“Regardless of how you do, riding here is a good experience,” said Cook. “Riding as a team builds character. The first year I was here I ended up in the Farewell class and I thought Young Riders sucked. But the only way to get experience and learn how to handle a situation like this is to ride here. I didn’t want to come back this year and not do as well as last year but once I started doing the trials it pulled me in, it’s a very supportive atmosphere.”
Carlie Thompson of Columbus, Ohio will go down in history as the individual Gold Medal winner at the first-ever Young Riders Reining Championships. She and her Quarter Horse stallion Paid By Corona scored 219 from judges John Snobelen, Andrea Simons and Dori Schwartzenberger. Teammates Jason Kvols and his flashy paint horse Sunny Spotacular were close behind with 217 to claim Silver, and Lacey Vernon on Duncans Dun It took the Bronze with 214.5. Team USA won the Team Gold and Team Silver went to Canada.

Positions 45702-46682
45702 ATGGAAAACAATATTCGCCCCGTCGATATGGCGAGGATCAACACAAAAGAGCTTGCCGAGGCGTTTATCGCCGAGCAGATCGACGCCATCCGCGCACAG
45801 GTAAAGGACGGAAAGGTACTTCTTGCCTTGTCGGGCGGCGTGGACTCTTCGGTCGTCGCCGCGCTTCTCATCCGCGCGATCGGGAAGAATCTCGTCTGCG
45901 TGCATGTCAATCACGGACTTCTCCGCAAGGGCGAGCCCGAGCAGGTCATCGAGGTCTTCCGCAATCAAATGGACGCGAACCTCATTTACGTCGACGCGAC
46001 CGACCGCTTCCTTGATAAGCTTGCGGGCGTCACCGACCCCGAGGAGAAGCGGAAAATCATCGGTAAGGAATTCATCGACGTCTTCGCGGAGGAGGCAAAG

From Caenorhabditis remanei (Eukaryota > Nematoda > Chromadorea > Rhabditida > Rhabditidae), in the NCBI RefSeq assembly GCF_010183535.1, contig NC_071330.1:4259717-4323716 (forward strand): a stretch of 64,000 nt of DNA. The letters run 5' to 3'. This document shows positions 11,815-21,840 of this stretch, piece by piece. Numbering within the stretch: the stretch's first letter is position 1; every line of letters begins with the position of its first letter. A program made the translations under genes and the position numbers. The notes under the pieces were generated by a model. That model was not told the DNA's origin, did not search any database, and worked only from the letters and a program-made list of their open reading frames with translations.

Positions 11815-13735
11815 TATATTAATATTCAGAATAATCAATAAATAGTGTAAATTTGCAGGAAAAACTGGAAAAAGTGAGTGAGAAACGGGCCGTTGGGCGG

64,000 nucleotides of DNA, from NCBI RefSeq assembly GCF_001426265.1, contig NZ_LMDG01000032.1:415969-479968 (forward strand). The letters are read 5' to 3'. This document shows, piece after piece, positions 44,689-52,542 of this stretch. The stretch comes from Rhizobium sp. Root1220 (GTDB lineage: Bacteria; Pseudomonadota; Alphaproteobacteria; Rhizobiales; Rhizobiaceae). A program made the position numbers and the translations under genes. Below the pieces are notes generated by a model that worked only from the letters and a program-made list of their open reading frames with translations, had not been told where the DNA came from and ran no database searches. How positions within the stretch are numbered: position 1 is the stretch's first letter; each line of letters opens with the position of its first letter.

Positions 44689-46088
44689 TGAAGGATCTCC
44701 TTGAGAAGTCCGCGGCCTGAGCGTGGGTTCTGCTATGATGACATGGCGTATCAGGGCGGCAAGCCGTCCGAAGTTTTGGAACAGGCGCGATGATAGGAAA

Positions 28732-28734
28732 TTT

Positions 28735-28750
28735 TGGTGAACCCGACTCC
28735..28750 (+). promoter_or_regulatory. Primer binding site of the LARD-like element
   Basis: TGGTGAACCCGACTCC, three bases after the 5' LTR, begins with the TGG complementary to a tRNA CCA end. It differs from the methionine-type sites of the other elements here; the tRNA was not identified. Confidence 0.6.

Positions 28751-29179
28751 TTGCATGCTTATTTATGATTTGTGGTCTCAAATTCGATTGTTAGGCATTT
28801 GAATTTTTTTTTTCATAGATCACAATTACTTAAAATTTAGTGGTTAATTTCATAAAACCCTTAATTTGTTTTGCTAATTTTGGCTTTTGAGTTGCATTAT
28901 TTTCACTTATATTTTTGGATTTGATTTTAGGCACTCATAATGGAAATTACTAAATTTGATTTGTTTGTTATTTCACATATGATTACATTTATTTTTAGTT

“I was really proud of my horse today,” said Thompson, who grew up watching reining and started at age eleven. “He loves it – it’s awesome."
Kvols said, “It went well and I’m excited. He pointed out that the Colorado Horse Park was a different sort of venue than they are used to, since they showed outdoors here and generally show indoors. “It was a lot hotter showing outdoors, and it was different with all the arenas and so much going on. We like our ground deep, and they put dump truck after dump truck loads of dirt in the pen. The footing was awesome.”
All three noted that it was fun to be in the midst of so much other equestrian sport. “I used to jump so this is familiar to me,” said Thompson, laughing, “My horse is big as a reiner, but here he feels like a midget!”